3. Defense behemoth General Dynamics’ Land Systems unit secured a contract worth $508.7 million for upgrading 215 Stryker armored troop transport vehicles from the standard flat-bottom hull configuration to the double-V underside hull. With the latest upgrade, the Styker vehicles are expected to better deflect improvised explosive devices.
The contract also covers the restoration of mobility and increasing compatibility of the Stryker vehicles with future Army network components. Work for the contract, which was awarded by the Army Contracting Command, Warren, MI, is scheduled to be over by Apr 30, 2019.
Meanwhile, General Dynamics’ National Steel and Shipbuilding Co. (NASSCO) business division secured a modification contract worth $106.2 million from the U.S. Navy. The deal aims at procuring additional long lead-time material, engineering and non-production support for the Expeditionary Mobile Base 5 (ESB 5). The ESB 5 is a highly flexible ship that offers logistics movement from sea to shore and supports a broad range of military operations.
Per the terms of the agreement, NASSCO will procure whole ship sets, including interior outfittings; steel plates; hull and piping, ventilation and machinery insulation; heating, ventilation and air conditioning; emergency switchboards; piping; valves; steel shapes; ballast water treatment system; Aqueous Film Forming Foam system; and knuckle-boom crane.
Currently, the ESB forms the centerpiece of the Navy’s forward-deployed airborne mine countermeasures mission (AMCM). Being one of the only two contractors in the world equipped to build nuclear-powered submarines, General Dynamics enjoys a dominant position in the Navy. (Read more: General Dynamics Clinches a New $106M Contract for ESB 5)
The company’s Electric Boat Corp. also clinched a modification contract worth $101.3 million from the Navy for the manufacture of 22 tactical missile tubes. Per the terms of the contract, the tactical missile tubes will support the development of the Common Missile Compartment for the Navy's Ohio Replacement submarine and the UK’s Successor-class ballistic-missile submarine.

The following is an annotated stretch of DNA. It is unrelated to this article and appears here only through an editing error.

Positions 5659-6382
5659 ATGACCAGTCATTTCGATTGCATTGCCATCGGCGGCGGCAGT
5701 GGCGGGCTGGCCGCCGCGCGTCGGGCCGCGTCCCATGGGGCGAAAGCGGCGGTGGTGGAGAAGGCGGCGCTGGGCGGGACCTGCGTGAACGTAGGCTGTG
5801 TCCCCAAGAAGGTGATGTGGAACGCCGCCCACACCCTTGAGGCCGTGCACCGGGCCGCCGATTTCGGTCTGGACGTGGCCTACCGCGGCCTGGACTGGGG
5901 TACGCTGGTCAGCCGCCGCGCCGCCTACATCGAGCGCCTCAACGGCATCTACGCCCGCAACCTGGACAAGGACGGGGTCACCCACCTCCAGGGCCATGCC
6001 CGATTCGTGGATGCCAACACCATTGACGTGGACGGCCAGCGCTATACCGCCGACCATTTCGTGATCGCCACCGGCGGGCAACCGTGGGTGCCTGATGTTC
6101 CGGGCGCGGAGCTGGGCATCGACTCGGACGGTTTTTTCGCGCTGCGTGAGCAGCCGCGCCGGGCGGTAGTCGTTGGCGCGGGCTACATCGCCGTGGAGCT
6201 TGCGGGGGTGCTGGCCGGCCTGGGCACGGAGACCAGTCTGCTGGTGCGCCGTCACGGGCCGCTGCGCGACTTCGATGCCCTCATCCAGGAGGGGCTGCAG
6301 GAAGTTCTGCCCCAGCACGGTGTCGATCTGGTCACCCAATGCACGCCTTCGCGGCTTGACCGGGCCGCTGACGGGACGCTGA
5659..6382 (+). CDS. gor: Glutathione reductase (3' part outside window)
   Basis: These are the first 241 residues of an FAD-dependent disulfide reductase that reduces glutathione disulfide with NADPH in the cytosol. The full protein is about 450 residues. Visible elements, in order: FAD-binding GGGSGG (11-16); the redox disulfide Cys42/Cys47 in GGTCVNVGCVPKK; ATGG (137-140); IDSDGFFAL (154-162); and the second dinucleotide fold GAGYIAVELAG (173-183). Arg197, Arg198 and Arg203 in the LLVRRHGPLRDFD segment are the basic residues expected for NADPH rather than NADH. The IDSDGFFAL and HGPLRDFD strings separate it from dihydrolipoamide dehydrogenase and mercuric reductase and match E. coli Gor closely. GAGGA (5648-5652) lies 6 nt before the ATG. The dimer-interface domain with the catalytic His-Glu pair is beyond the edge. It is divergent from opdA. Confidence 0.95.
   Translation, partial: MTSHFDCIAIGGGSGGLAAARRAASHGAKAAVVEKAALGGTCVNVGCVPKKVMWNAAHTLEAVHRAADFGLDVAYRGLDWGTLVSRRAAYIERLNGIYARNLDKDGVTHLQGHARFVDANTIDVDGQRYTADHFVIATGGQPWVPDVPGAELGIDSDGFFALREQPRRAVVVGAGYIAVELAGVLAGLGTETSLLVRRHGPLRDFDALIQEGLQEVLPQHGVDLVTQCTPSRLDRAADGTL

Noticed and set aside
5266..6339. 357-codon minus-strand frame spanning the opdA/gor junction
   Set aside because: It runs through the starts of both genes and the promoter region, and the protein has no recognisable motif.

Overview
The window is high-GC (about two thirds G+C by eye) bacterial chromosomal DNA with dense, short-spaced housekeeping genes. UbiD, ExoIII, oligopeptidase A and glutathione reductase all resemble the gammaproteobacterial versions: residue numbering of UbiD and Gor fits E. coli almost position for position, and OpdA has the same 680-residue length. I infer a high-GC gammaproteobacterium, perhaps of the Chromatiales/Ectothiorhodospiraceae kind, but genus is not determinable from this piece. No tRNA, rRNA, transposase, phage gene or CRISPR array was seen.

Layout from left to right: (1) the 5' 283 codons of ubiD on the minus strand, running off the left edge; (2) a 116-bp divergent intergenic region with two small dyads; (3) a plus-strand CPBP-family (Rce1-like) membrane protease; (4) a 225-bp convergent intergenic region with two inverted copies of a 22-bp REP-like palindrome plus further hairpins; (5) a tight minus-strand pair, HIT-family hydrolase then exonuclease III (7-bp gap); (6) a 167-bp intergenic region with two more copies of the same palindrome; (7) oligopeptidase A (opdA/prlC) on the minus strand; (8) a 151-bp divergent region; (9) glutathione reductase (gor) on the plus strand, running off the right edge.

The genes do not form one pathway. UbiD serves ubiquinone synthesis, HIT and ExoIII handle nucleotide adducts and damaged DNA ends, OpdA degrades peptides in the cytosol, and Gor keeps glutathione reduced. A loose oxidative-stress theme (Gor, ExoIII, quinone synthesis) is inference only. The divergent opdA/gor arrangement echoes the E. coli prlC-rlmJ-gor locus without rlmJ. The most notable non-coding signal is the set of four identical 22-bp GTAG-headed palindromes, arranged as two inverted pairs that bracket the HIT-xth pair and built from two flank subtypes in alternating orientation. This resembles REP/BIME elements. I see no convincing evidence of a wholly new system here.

The original five-year contract, awarded in Dec 2012 and valued at $1.85 billion, required Electric Boat to conduct research and development work for the Navy's next-generation ballistic-missile submarine. Construction for this submarine is scheduled to begin in 2021. The potential value of the overall contract is $2.5 billion (Read more: General Dynamics Wins $101M Navy Deal for Missile Tubes).
4. Pentagon’s prime defense contractor, Lockheed Martin secured quite a few contracts last week. The biggest contract in terms of value, worth $214.5 million, was awarded to the Mission Systems and Training unit by the U.S. Navy, for offering services for up to 400 Consolidated Automated Support System (“CASS”) stations and 150 reconfigurable transportable CASS stations.
It includes service purchases of about 88.5% for the Navy and Marine Corps, 4% for Kuwait, 3% Australia, 1.5% for Malaysia, and 1% each for Finland, Spain and Italy, under the foreign military sales program.